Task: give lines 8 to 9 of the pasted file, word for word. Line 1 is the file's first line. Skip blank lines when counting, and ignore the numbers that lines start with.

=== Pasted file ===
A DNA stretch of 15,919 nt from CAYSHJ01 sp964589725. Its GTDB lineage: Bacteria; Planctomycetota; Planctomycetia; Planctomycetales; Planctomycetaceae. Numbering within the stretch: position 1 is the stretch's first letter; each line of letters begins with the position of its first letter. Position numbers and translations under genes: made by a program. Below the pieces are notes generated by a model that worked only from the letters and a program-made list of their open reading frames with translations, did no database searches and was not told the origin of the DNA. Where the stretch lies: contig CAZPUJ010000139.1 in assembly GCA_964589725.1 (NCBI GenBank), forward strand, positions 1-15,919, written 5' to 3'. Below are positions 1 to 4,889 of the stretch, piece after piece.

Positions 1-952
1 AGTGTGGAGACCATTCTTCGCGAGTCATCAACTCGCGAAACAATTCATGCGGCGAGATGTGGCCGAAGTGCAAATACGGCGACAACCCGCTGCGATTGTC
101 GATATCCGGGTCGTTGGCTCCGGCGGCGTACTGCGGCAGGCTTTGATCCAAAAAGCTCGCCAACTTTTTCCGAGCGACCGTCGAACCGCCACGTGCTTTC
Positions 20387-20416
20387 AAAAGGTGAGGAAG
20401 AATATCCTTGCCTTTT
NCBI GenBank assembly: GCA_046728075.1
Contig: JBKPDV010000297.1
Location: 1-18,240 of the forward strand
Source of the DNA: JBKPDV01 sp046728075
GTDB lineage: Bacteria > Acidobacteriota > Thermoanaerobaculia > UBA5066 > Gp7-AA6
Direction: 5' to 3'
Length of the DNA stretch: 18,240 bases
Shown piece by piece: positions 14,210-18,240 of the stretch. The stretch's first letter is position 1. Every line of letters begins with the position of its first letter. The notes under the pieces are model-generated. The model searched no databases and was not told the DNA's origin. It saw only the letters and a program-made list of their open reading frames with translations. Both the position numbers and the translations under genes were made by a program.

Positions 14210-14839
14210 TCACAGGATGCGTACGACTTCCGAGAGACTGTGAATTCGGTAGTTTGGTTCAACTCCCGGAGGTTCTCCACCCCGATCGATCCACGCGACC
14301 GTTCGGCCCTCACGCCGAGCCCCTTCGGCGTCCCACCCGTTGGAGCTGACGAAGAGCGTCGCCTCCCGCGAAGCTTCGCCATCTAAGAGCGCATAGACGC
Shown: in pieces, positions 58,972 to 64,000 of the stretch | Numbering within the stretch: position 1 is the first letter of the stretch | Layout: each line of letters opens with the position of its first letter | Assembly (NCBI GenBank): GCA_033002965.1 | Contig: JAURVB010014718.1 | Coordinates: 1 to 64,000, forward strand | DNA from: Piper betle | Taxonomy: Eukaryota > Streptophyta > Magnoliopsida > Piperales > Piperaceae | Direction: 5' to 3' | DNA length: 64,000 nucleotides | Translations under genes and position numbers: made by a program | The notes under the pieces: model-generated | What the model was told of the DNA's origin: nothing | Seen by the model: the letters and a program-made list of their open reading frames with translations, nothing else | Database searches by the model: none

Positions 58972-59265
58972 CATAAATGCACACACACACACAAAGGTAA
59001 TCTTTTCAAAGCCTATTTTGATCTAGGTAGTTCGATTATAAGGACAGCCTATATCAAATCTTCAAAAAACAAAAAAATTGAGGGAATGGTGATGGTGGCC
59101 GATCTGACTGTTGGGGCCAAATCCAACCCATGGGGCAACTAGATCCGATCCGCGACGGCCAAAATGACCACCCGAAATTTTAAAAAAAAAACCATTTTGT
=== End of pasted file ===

NCBI GenBank assembly: GCA_046728075.1
Contig: JBKPDV010000297.1